9 MYR 65296638 585684551 11.15
10 AGO 101690108 915496158 11.11
11 JBH 11019207 100385400 10.98
12 BKN 17510844 171027249 10.24
13 TRS 2879770 28826248 9.99
14 BLY 45951768 461163412 9.96
15 ACR 15791783 166521711 9.48
16 ILU 39619165 418700517 9.46
17 PDN 91222658 964367284 9.46
18 MTU 15882250 179511351 8.85
19 WSA 20564078 232310014 8.85
20 LEI 11051480 126737133 8.72

To see the full Short Report, please go to this link


The above information is sourced from daily reports published by the Australian Investment & Securities Commission (ASIC) and is provided by FNArena unqualified as a service to subscribers. FNArena would like to make it very clear that immediate assumptions cannot be drawn from the numbers alone.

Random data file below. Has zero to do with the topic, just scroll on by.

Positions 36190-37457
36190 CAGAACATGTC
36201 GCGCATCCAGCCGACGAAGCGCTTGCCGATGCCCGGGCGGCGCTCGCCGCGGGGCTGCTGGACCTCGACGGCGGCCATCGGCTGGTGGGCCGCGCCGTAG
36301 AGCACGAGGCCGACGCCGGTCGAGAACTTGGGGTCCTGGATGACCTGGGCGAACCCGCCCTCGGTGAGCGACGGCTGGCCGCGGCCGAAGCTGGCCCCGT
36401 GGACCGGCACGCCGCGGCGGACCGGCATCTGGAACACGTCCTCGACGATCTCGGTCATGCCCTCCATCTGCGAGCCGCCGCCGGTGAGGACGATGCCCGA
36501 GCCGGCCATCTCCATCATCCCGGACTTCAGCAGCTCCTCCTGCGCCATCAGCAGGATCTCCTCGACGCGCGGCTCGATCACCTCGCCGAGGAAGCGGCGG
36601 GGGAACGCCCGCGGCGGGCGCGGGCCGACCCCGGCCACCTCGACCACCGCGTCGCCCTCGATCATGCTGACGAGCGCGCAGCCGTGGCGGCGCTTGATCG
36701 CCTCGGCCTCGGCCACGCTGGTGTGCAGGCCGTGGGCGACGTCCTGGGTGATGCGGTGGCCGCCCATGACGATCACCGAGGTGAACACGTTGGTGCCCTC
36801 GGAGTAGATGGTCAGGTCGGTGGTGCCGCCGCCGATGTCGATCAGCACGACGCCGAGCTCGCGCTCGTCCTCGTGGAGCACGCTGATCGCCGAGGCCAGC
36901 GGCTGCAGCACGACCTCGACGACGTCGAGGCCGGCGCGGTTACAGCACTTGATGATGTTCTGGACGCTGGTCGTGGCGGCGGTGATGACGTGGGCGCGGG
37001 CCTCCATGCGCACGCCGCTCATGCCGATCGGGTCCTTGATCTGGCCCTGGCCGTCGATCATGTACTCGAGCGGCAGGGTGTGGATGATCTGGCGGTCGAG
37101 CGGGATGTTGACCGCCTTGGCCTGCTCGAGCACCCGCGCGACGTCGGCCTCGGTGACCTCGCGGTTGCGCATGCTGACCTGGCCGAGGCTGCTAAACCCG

It is wrong to assume that short percentages published by ASIC simply imply negative market positions held by fund managers or others looking to profit from a fall in respective share prices. While all or part of certain short percentages may indeed imply such, there are also a myriad of other reasons why a short position might be held which does not render that position “naked” given offsetting positions held elsewhere. Whatever balance of percentages truly is a “short” position would suggest there are negative views on a stock held by some in the market and also would suggest that were the news flow on that stock to turn suddenly positive, “short covering” may spark a short, sharp rally in that share price. However short positions held as an offset against another position may prove merely benign.